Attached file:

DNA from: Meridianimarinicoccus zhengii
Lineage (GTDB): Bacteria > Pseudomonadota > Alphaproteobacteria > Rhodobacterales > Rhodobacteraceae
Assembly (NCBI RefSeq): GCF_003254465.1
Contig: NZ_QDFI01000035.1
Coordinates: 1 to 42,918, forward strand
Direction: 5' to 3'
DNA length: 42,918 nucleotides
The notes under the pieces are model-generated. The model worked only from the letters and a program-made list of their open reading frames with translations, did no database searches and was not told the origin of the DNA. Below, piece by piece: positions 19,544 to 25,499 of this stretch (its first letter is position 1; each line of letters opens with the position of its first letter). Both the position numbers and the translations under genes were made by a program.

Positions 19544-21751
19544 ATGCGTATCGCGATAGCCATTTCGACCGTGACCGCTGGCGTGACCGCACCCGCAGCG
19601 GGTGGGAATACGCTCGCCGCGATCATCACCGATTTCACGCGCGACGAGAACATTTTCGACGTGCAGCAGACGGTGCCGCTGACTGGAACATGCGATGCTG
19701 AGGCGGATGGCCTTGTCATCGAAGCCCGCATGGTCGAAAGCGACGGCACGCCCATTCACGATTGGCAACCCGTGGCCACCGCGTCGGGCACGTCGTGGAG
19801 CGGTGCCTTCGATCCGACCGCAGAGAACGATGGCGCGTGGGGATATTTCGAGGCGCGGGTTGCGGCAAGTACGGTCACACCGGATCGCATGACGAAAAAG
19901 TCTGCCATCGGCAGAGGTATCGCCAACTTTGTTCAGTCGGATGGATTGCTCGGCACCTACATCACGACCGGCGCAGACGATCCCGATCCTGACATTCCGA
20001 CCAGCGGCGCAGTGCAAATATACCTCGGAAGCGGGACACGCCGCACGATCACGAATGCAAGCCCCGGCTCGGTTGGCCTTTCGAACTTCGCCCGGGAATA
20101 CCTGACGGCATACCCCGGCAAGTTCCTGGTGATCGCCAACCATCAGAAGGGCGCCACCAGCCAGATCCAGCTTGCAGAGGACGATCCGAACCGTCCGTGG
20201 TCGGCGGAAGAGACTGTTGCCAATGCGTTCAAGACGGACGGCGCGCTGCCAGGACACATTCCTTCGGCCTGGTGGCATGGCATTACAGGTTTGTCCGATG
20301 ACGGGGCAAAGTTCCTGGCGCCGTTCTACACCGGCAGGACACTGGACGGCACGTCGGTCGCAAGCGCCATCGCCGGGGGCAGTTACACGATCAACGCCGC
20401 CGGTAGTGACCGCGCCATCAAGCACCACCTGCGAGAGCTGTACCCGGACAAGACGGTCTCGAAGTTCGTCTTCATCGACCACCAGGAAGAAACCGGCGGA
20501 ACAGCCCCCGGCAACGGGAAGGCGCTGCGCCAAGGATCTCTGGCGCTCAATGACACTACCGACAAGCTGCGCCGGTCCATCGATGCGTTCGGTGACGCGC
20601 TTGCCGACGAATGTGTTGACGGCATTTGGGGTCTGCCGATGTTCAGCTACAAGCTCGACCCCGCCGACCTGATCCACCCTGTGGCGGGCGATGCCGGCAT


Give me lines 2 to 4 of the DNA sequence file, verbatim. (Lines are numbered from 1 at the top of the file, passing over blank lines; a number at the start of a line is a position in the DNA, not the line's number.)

Lineage (GTDB): Bacteria > Pseudomonadota > Alphaproteobacteria > Rhodobacterales > Rhodobacteraceae
Assembly (NCBI RefSeq): GCF_003254465.1
Contig: NZ_QDFI01000035.1